Watching Joe Hart in the England game last week and his inky black shirt (pictured), decorated with almost unperceivable St George crosses, is verily the football shirt's answer to Joy Division's Unknown Pleasures, so discreet and even opaque is its beauty. And that is not surprising. Because if Peter Saville's original claim to fame was to turn the album sleeve into an art form he's now turned his hand to doing the same for the uniform of the nation's best-loved sport.
Not everyone is impressed. On my sofa and with regard to the white shirts worn by the entire team as opposed to Hart's one: "Why's it got no collar and buttons? That's dumb." It's also not necessarily the great man's work though. The tiny crosses, this time in rainbow colour but still so minimal they're barely there, clearly have the hand of Saville all over them, however. "They look like dandruff," the men chez Frankel argue. This, by now, is a cliché, I tell them. See also hundreds and thousands.
Here's Mr Saville speaking to Creative Review about his use of this particular emblem. "It's beautiful but it's very loaded. I was frustrated, along with many others, by the marginalisation of the cross of St George. It has acquired connotations that some of us don't associate with and I find that frustrating because there is nothing wrong with it as a symbol. [The design] is a provocation. It's not negative. It's not aggressive. It's not critical. And I think it feels like England 2010. This is a country of lots of different people, get on with it."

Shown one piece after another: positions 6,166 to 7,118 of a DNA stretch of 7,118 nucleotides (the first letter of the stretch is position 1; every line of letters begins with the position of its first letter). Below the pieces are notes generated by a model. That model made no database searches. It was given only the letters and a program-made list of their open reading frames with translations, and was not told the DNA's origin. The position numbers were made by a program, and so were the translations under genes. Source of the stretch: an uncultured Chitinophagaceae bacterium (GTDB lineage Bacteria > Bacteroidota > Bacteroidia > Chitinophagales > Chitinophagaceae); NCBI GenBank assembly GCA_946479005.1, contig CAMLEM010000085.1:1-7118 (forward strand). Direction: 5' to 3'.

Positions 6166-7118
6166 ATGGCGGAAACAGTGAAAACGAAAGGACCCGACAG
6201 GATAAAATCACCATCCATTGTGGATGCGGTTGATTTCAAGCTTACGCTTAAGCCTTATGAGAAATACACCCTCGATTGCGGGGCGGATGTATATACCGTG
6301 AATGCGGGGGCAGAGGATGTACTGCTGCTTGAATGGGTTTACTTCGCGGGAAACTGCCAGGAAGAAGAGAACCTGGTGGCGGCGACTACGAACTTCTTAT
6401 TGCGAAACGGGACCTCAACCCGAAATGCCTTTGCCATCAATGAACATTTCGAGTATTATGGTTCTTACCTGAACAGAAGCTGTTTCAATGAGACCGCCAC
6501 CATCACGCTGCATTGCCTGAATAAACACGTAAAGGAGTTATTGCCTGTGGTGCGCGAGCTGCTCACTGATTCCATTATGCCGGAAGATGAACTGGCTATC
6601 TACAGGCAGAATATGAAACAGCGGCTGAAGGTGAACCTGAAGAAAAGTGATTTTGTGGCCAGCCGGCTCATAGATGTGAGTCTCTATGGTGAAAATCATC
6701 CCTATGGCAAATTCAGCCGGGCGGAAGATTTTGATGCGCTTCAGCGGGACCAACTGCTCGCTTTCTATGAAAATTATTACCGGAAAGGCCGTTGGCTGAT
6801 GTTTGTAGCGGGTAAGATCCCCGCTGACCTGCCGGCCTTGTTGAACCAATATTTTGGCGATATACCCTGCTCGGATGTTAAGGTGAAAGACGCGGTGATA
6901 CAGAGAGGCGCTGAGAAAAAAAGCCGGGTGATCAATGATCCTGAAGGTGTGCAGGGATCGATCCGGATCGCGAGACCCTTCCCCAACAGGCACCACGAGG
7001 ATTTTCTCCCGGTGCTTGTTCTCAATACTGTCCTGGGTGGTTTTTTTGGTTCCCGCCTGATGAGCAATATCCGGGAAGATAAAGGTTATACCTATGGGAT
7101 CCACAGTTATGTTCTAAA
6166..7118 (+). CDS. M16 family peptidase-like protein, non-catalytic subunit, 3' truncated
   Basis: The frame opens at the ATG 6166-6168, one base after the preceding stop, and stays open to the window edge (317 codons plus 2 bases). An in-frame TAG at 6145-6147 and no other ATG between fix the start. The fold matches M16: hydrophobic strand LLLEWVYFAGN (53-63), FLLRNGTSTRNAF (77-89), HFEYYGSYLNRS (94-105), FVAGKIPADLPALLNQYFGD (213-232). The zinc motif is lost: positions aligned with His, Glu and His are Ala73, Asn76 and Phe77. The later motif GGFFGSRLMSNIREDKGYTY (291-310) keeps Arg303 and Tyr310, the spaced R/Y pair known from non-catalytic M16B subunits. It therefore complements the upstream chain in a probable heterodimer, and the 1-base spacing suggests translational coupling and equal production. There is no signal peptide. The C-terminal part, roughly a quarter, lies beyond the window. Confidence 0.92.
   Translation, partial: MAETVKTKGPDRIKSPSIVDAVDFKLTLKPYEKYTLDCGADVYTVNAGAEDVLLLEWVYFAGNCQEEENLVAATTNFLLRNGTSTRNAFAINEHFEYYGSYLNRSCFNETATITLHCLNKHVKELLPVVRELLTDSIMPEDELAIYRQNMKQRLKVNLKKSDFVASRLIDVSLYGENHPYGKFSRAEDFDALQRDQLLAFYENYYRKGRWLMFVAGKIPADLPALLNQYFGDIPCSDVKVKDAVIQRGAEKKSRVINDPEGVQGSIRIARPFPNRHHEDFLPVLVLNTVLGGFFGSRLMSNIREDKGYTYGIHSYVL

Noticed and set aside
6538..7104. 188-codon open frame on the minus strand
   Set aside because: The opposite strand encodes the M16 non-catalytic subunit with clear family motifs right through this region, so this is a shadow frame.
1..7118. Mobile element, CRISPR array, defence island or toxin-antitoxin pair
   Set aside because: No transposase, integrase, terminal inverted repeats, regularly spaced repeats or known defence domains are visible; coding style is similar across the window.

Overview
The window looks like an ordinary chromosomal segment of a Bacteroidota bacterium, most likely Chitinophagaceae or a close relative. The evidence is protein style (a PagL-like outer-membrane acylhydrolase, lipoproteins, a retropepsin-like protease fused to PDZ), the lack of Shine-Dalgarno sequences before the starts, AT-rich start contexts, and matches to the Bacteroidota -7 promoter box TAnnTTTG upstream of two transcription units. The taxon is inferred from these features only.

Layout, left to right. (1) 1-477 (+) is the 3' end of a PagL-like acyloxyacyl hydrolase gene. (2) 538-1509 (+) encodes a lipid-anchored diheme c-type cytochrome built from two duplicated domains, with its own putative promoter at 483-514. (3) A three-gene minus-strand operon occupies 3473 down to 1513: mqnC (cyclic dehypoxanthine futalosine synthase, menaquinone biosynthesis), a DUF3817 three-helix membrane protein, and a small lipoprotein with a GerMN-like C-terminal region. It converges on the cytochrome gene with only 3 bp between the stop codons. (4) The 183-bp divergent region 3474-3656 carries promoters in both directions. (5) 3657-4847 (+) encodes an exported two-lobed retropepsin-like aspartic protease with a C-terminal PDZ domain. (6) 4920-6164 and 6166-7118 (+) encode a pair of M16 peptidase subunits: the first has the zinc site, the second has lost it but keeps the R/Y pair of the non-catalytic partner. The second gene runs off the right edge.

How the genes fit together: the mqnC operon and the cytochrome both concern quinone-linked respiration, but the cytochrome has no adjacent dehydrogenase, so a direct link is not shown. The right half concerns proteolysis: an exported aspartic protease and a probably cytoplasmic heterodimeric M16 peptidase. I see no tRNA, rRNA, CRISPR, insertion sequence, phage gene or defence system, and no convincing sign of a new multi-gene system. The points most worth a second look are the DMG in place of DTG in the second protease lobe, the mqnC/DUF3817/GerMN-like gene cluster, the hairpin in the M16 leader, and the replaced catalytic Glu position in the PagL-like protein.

So far, so pretentious. And who would expect anything less? For the most part, and any notions of re-appropriation aside, isn't the shirt in question just very pretty? And shouldn't both Saville and Umbro, who had the nerve to approach him in the first place, be applauded for that?
I personally wouldn't wear a white football shirt. No matter how charming its appearance. Having seen a snap of the black women's goalkeeper's shirt, however, I'm enamoured with it to the point where I'm currently contemplating an uncharacteristically dramatic change of career. The competition is hardly stiff. And if goalkeeping is good enough for Albert Camus and Pope Jean Paul II ...
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